g Cookies Directions

Fortunately, many rat poisons on the market must come in single-use containers that are difficult for anything but a rodent to access. “Of course, my dogs can destroy anything,” Dr. Clark notes, “so there is still a danger if you have a particularly large or determined pet.” The important thing, Dr. Clark says, is to know that “not all of these products are the same, so be educated on what you’re buying and using.” If you suspect your pet has gotten into rodent poison, it’s crucial to seek veterinary attention immediately. “Sometimes the symptoms look like drug intoxications, like marijuana toxicosis,” Dr. Clark warns, “and the poison can be very fatal, very quickly.” In addition to rushing your pet to urgent veterinary care, Dr. Clark recommends bringing the product package with you. “There are hundreds of companies making these products,” he says, “and all the information we need to provide proper treatment is on the label.” Unfortunately, many animals cannot be saved, even with prompt veterinary care. So, prevention is the best medicine. Consider hiring a professional exterminator, and ask them plenty of questions about pet safety. And remember that mouse traps may be unpleasant and slower to work, but they’re also safer for the non-human members of your family.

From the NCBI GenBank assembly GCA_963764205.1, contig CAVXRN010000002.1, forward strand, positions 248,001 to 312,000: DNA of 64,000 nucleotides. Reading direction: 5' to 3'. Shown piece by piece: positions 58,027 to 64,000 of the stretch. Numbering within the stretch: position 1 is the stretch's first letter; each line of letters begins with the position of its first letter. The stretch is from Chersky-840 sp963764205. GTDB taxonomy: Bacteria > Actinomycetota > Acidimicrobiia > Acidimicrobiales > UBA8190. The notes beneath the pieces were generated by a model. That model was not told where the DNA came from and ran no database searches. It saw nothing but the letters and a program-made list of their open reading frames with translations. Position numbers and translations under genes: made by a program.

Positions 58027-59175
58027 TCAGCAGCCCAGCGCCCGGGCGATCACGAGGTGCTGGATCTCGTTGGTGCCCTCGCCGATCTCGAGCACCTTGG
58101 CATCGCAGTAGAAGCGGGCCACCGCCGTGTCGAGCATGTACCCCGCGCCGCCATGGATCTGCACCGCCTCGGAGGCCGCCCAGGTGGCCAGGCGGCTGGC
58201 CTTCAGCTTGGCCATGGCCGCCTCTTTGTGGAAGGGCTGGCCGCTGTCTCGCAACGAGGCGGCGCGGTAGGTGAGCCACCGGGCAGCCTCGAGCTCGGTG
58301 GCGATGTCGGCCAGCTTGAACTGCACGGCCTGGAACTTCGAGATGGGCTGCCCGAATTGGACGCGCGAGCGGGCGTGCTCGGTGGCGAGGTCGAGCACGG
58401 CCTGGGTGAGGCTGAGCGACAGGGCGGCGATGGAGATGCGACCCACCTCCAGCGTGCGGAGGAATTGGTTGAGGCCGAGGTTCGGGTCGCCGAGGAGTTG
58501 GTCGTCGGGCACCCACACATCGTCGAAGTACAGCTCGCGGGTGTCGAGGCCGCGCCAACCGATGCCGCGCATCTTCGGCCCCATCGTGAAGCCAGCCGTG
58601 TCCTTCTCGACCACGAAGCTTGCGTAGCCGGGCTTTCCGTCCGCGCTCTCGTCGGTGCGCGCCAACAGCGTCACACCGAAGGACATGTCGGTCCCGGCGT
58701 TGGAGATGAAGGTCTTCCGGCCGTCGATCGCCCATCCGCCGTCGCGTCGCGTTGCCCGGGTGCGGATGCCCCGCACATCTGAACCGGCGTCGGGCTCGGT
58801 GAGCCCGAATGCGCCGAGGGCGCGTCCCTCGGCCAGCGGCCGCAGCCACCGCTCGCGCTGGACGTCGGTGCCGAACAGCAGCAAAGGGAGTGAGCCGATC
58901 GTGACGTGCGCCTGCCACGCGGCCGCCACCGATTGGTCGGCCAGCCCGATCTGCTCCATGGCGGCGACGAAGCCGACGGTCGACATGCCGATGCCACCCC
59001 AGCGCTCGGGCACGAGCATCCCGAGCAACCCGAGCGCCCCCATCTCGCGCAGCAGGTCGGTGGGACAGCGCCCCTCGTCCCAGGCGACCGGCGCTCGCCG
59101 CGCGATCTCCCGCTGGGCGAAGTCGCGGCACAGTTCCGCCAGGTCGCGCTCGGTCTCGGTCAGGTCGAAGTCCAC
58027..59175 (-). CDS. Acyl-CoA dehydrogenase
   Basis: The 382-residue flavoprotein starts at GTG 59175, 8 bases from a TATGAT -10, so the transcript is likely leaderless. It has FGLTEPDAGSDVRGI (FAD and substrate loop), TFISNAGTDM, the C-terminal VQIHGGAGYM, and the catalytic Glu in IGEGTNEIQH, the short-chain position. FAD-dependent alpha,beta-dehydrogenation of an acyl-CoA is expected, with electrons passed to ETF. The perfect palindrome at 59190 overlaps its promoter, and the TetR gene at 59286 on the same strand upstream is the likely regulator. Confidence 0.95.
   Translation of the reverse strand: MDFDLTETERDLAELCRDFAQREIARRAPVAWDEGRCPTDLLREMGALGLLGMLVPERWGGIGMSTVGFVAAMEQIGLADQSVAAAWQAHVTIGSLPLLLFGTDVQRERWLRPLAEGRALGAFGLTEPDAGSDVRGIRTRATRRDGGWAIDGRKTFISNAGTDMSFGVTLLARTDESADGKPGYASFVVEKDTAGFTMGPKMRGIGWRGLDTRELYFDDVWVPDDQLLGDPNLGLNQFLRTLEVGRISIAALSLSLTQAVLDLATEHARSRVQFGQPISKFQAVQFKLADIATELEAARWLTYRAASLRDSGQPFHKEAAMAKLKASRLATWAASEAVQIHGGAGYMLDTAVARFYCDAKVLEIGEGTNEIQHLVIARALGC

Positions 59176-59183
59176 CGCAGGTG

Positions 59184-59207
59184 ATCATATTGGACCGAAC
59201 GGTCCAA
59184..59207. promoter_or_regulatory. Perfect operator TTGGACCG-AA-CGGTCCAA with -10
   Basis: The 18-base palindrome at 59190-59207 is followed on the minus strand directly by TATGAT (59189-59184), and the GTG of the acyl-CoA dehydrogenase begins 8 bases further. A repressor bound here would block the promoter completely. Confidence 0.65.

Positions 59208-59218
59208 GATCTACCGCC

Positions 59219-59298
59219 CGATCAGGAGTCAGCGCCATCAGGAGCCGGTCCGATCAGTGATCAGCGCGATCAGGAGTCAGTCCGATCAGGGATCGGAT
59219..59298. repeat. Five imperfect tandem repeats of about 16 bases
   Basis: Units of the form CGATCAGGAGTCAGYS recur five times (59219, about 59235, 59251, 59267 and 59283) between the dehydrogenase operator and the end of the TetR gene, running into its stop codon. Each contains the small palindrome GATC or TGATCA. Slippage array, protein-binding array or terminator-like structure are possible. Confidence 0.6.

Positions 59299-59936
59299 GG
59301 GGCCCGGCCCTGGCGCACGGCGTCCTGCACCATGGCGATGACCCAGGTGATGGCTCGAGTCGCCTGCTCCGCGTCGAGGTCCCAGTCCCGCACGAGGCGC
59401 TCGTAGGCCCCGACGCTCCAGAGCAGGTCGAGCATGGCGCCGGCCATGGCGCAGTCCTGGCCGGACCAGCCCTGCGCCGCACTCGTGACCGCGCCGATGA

1. Preheat oven to 350 F. 2. Line a baking sheet with parchment paper. 3. Use a food processor, electric mixer, or spoon to combine all ingredients and mix until a dough is formed. Add more flour if dough is too sticky. 4. Separate dough into several large balls. 5. Add natural food coloring to dough balls and knead with your hands. 6. Flour a work surface and roll each ball flat to about 1/4- inch thickness. Using cookie cutters, cut into shapes. Place cookies on the baking sheet. 7. Bake for 20 minutes. 8. Allow cookies to cool, then serve to your pup!